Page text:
Homeless – PM me mate. If you want I’ll catch up with you and see how I can help.

I’m just a public service geek but someone helped me once and put me on the right path, maybe I can pay it forward a bit ?

sarahj 9:26 pm 02 Aug 10

Homeless – thank you for being so open in telling your story. So many people think that homelessness isn’t an issue in Canberra, but often it’s that they don’t know where to look or are willfully blind to the issue.

I know you haven’t asked for advice regarding services that can support you, but I thought I’d highlight some services that might be useful to you and others in similar situations.
You mention that you hang out at the Canberra Centre. There are lots of services based in the Griffin Centre, on Genge St (up from Cream Cafe). For example, Mission Heart have a shower (and a washing machine I think). There are both mens and womens services that could support you with food vouchers for Superbarn/phone cards etc. If you want any support regarding mental health issues, these services are often a good first step as they often advocate for people to get in to see the good doctors in town. And they often advocate for people with Centrelink, Housing, ACT Health etc etc and know the buzzwords you need to put in applications in order to get them to the top of the pile.

You sound like you’re making the best of a really difficult situation. Thank you again for your honesty.

Beau Locks 9:10 pm 02 Aug 10

Thanks for your post Homeless. Very humbling, and makes me feel so thankful for the roof over my head and my job.

It’s a crying shame that in a country as rich as ours over 100,000 people are homeless every night.

One thing I admired enormously about our last PM was his genuine desire to improve things for people experiencing homelessness. For the sake of the nation’s homeless people, I sincerely hope that Gillard gets in and keeps up with the work that began under Kevin Rudd and Tanya Plibersek’s stewardship.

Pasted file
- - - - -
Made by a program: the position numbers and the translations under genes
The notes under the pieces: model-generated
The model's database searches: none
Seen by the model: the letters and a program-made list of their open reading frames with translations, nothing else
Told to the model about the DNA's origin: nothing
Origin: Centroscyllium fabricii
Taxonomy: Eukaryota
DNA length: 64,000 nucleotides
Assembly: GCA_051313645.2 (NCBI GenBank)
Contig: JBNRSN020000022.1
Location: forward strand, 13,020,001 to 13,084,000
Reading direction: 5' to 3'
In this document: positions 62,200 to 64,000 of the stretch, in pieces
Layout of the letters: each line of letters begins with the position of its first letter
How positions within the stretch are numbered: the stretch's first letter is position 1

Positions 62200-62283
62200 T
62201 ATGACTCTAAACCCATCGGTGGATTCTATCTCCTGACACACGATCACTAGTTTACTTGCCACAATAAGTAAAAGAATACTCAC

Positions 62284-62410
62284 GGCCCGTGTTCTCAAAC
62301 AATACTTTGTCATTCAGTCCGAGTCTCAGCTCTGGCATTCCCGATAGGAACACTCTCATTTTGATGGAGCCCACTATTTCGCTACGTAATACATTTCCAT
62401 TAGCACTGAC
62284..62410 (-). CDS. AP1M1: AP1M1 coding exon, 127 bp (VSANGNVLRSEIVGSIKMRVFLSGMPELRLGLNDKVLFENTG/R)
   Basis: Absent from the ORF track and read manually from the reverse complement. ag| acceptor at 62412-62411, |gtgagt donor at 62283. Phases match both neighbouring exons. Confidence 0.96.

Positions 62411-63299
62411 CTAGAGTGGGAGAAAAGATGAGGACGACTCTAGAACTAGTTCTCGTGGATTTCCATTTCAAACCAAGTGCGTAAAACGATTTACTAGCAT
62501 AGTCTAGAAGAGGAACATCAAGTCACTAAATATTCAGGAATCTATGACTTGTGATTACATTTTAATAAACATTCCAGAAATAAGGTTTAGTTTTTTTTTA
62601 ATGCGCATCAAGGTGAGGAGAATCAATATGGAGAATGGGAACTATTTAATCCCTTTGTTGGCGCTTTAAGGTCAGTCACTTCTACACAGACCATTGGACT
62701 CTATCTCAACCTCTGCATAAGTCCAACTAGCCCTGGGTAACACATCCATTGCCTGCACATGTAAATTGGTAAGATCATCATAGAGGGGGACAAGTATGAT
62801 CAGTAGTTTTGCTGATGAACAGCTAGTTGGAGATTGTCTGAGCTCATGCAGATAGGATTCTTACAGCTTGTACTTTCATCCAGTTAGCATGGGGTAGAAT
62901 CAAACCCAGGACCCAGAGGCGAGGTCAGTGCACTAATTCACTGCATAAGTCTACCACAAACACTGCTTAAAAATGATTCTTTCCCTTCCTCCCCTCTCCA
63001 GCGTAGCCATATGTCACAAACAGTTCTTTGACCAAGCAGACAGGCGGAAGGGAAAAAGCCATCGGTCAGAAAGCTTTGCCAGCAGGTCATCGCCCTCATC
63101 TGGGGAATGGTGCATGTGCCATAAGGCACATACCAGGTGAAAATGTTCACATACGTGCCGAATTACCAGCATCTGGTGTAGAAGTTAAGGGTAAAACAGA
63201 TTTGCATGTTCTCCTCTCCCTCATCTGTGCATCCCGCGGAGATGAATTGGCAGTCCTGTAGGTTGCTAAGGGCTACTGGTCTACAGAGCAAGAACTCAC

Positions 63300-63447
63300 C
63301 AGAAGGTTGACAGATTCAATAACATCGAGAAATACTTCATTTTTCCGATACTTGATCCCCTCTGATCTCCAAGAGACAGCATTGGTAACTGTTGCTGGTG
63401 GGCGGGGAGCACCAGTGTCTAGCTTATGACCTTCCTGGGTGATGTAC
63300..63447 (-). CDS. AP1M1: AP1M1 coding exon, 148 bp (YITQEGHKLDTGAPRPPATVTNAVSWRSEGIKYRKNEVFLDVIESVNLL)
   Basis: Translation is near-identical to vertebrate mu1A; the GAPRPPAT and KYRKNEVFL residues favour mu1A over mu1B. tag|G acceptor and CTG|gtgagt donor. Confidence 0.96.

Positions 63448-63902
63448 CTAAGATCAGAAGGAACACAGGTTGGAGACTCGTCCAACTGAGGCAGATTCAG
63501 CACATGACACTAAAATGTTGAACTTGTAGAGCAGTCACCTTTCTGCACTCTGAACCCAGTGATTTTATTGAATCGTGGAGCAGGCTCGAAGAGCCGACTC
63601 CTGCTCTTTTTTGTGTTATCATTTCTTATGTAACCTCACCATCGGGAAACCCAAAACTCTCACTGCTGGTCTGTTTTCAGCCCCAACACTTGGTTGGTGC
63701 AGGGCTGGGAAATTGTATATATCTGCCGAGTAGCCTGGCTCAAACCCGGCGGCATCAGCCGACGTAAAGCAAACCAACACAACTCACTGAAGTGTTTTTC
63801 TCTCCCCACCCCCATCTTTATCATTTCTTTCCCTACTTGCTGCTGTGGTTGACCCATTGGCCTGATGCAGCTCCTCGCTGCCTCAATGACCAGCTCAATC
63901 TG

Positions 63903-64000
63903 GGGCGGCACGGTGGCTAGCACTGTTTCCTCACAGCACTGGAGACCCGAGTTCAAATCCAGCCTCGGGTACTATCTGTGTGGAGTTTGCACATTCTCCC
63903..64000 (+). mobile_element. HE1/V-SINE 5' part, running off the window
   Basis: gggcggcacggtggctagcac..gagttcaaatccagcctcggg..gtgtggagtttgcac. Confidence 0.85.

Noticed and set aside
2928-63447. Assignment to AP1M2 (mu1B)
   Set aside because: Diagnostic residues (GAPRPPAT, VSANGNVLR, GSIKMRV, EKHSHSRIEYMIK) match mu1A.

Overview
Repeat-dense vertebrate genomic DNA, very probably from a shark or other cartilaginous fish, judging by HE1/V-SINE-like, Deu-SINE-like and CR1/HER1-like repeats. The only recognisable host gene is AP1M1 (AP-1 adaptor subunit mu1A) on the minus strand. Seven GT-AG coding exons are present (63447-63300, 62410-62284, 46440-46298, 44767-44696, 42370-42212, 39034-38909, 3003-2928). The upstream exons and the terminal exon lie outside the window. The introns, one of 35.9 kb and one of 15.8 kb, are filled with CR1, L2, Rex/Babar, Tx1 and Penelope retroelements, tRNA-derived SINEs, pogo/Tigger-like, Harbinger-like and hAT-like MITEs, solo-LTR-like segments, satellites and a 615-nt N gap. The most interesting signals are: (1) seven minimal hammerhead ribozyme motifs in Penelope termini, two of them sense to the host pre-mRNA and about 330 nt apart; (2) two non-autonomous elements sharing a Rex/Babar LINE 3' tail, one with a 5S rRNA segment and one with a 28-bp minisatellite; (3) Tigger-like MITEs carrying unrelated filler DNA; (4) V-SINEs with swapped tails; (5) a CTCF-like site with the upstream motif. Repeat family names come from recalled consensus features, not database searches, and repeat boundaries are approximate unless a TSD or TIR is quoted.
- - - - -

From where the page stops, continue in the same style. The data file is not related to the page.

Through my work, as well as personal experience, I know how terribly difficult it can be to access the severely limited range of services available. I also know what anyone who does social policy work or works for homeless services know: the face of homelessness is not what the public generally perceives. (In fact, the biggest cause of homelessness is domestic violence.) Homelessness is also somewhat of a ‘hidden’ problem in Canberra, but a very real one.

I hope that more stories like yours can be told and shared with a wider audience, and that one day we may reach a point where the telling of them will, for the vast majority of the time, be in past tense.

androo 9:09 pm 02 Aug 10

All I can say is ‘thank you’ for posting such an account of your day, of life on the streets, and in airing what so many of us simply ignore.

I shall go through my cupboards this week to find what I can give away.

squirell 9:04 pm 02 Aug 10

Thankyou for this post, an interesting read into a life i couldn’t even imagine.

grumpyrhonda 9:01 pm 02 Aug 10

Go to Nature Conservation House on the corner of Emu Bank and Benjamin Way. Department of housing is there and the people at the front counter can give you some information about places that will be able to help you while you are homeless. The staff there really do care. They can point you in a direction that would be most suitable for you. Apply for housing if you haven’t already. The staff there can help you in all manner of things. Even getting Centrelink benefits with no fixed address. Try the cleaning companies in town. Mastercare Property Services, Empire Cleaning and others. Cleaning toilets sucks but it pays about $17 per hour. I did it myself for 6 years before I got a day job. The bonus is that you have your car. Most cleaning jobs, you have to travel at night to them. There really is some hope out there. My best wishes to you.

justsomeaussie 8:59 pm 02 Aug 10

“Homeless” you are welcome to send me a message. I’ve got extreme cold weather sleeping bag from my days in the army and other gear that you can have. Not a charity case, just someone helping someone else out. Let me know.